7 of the same types of systems are leading investment trends, but deployments are making greater efforts to balance efficiency and effectiveness goals when designing solutions. The easing of the restraints placed on IT budgets earlier in 2009 has also resulted in increased deployments of speech-enabled applications, which can drive both cost reduction and customer service benefits through automation, but often had high project costs that made them unpalatable for many organizations. Market Definition/Description Gartner defines contact center infrastructure as the products (equipment, software and services) needed to operate call centers for basic telephony support and contact centers for multichannel support. This type of infrastructure is used by customer and employee service and support centers, inbound and outbound telemarketing services, help-desk services, government-operated support centers and other types of structured communication operations. The interactions can be people-assisted or automated selfservice, using IVR and speech recognition technologies, for example. These channels for interaction use both live agents and messaging technology and include voice, Web, , instant messaging, chat, video and mobile devices. Contact center infrastructure includes a wide range of related technologies, such as: Telephony infrastructure. Multimedia contact routing and prioritization engines. IVR and voice portals for self-service applications, including speech-enabled self-service. Outbound dialing/proactive contact. Virtual routing applications for multisite and work-athome scenarios. Presence tools. Tools for integration with CRM software. Data mart and analytics systems. Computer-telephony integration (CTI)/Web service interfaces. response management. Web chat. Collaborative browsing. Knowledge-base self-service. Workforce optimization tools including workforce management, session recording and e-learning. Workflow routing and management. Contact centers require a wide range of functions, architectures, features and services to be effective. Three major architectural approaches that are common in the market are best-of-breed components, all-in-one bundled suites and service-based solutions. They are offered in the form of time division multiplexing (TDM) circuit-switched solutions, IP telephony solutions and as hybrids of the two. Increasingly, contact center managers will wish to purchase much, or all, of their contact center infrastructure from a single source in the pursuit of easier integration. Therefore, leading contact center infrastructure vendors offer complete portfolios of solutions, comprising their own products and those of partners and other strategic suppliers. A fourth architectural approach, that of hosted, multi-tenant systems (also known as software as a service [SaaS]) is still an emerging alternative and not yet widely deployed in the market. Inclusion and Exclusion Criteria To appear in this Magic Quadrant, vendors had to show all the following capabilities: Significant market share or, failing that, sufficient differentiation to obtain market presence. Sufficient sales and operational presence to support their market objectives. Demonstrable solutions in most of the contact center infrastructure portfolio areas defined earlier. Evidence of an ability to generate significant interest from leading client segments. Interactive Intelligen Customer Interaction Center l 7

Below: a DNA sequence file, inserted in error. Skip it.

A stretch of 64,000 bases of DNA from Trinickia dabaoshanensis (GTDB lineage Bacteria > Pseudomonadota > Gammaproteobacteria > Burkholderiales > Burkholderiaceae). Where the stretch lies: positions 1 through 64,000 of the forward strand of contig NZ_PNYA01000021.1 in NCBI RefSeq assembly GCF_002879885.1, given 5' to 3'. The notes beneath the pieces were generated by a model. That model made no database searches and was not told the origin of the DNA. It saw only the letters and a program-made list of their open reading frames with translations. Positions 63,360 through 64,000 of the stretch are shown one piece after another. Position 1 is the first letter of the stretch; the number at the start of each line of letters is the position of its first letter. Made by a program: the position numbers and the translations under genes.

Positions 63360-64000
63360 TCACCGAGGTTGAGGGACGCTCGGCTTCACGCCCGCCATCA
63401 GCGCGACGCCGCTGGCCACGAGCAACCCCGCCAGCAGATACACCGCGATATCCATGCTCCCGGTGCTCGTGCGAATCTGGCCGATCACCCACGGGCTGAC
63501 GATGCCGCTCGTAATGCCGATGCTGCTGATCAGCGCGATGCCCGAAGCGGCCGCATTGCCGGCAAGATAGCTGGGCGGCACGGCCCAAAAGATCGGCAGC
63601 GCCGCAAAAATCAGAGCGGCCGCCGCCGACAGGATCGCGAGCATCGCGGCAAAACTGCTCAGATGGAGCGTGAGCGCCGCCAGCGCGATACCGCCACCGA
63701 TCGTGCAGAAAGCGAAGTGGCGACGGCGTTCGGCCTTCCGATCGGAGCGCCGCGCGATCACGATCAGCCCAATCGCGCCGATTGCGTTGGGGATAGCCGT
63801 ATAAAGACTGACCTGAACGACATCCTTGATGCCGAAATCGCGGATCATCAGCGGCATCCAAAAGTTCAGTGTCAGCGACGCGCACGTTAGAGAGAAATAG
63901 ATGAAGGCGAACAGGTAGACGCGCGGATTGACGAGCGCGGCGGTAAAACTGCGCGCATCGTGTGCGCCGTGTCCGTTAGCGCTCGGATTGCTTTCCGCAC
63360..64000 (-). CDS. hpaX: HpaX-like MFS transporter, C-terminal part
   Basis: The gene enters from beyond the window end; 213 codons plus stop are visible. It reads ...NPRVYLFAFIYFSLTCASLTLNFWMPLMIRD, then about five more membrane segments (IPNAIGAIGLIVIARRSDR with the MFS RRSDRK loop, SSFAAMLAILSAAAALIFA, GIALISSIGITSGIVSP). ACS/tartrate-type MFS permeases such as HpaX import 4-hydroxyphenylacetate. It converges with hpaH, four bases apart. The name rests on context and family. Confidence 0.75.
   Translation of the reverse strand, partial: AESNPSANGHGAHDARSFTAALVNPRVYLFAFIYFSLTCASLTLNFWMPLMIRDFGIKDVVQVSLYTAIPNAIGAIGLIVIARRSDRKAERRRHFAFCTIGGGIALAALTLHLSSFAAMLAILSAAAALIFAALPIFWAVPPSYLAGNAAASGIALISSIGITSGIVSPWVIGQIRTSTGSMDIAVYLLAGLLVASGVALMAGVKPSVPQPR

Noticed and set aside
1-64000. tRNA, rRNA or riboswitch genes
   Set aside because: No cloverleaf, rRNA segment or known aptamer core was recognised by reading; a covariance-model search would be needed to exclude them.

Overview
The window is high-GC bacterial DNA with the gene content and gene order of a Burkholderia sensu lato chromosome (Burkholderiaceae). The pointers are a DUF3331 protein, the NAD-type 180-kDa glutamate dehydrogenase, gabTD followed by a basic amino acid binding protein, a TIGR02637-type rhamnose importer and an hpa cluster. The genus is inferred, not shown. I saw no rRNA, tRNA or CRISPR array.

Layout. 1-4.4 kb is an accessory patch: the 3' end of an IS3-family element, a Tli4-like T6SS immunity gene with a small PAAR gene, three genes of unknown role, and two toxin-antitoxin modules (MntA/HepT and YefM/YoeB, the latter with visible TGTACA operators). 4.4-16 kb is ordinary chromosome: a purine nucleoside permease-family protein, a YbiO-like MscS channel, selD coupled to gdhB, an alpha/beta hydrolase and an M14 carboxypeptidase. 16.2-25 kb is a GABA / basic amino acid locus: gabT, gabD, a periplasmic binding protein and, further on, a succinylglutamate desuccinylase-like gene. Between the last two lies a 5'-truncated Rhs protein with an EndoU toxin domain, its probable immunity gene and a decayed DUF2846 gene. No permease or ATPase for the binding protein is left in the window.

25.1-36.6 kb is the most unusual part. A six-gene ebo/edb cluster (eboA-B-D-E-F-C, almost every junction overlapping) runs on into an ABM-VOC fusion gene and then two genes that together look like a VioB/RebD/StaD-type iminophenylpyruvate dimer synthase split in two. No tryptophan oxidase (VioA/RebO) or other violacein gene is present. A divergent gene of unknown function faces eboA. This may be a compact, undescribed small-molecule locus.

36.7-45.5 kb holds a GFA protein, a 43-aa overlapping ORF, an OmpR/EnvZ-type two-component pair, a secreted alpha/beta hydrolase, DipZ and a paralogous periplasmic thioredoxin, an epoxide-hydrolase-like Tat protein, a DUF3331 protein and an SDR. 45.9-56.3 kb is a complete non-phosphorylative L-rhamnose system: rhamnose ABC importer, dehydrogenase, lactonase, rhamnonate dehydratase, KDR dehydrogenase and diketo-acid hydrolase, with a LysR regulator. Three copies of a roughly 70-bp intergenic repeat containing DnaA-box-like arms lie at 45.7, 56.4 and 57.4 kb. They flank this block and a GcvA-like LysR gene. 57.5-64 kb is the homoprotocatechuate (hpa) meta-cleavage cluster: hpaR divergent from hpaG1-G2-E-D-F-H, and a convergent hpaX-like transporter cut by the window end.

8 Added No new vendors have been added to the Magic Quadrant this year. Dropped Nortel was removed from the Magic Quadrant, due to it being acquired by Avaya and is now evaluated as a part of the Avaya offering set. Intervoice/Convergys was removed from the Magic Quadrant this year, as it did not meet the "market share and/or sufficient differentiation," nor the "ability to generate significant interest for leading client segments" inclusion criteria. Evaluation Criteria Ability to Execute Gartner evaluates contact center infrastructure providers on the quality and efficacy of the processes, systems, methods and procedures that enable contact center performance to be competitive, efficient and effective and to positively affect revenue, retention and reputation. Ultimately, they are judged on their ability to capitalize on their vision. Product/Service: Core goods and services offered by vendors that compete in and serve the defined market. This includes current product and service capabilities, quality, feature sets and skills, whether offered natively or through OEM agreements and partnerships. awareness of products, and establish a positive identification with the product/brand and organization in the minds of buyers. This "mind share" can be driven by a combination of publicity, promotions, thought leadership, word of mouth and sales activities. Customer Experience: Relationships, products and services/ programs that enable clients to be successful with the products evaluated. This includes the ways customers receive technical or account support and can also include ancillary tools, customer support programs (and the quality thereof), availability of user groups and service-level agreements. Operations: The ability of the organization to meet its goals and commitments. Factors include the quality of the organizational structure, such as skills, experiences, programs, systems and other vehicles that enable the organization to operate effectively and efficiently on an ongoing basis. Table 1. Ability to Execute Evaluation Criteria Evaluation Criteria Product/Service Overall Viability (Business Unit, Financial, Strategy, Organization) Sales Execution/Pricing Weighting high high 8 l Interactive Intelligen Customer Interaction Center Overall Viability (Business Unit, Financial, Strategy and Organization): This includes an assessment of the organization's financial health overall, the financial and practical success of the business unit and the likelihood of the business unit continuing to invest in the product, offer the product and advance state of the art practices in the organization's product portfolio. Sales Execution/Pricing: The vendor or channel capabilities in all presales activities and the structure that supports them, which includes deal management, pricing and negotiation, presales support and the overall effectiveness of the sales channel. Market Responsiveness and Track Record: The ability to respond, change direction, be flexible and achieve competitive success as opportunities develop, competitors act, customers' needs evolve and market dynamics change. This criterion also considers a vendor's history of responsiveness. Marketing Execution: The clarity, quality, creativity and efficacy of programs designed to deliver the organization's message to influence the market, promote the brand and business, increase Market Responsiveness and Track Record Marketing Execution Customer Experience Operations Source: Gartner (February 2010) Complete ness of Vision Gartner evaluates contact center infrastructure providers on their ability to articulate logical statements about the market's current and future direction, innovation, customer needs and competitive forces, and on how well this corresponds to Gartner's position. Ultimately, vendors are rated on their understanding of how market forces can be exploited to create opportunities for them and their clients.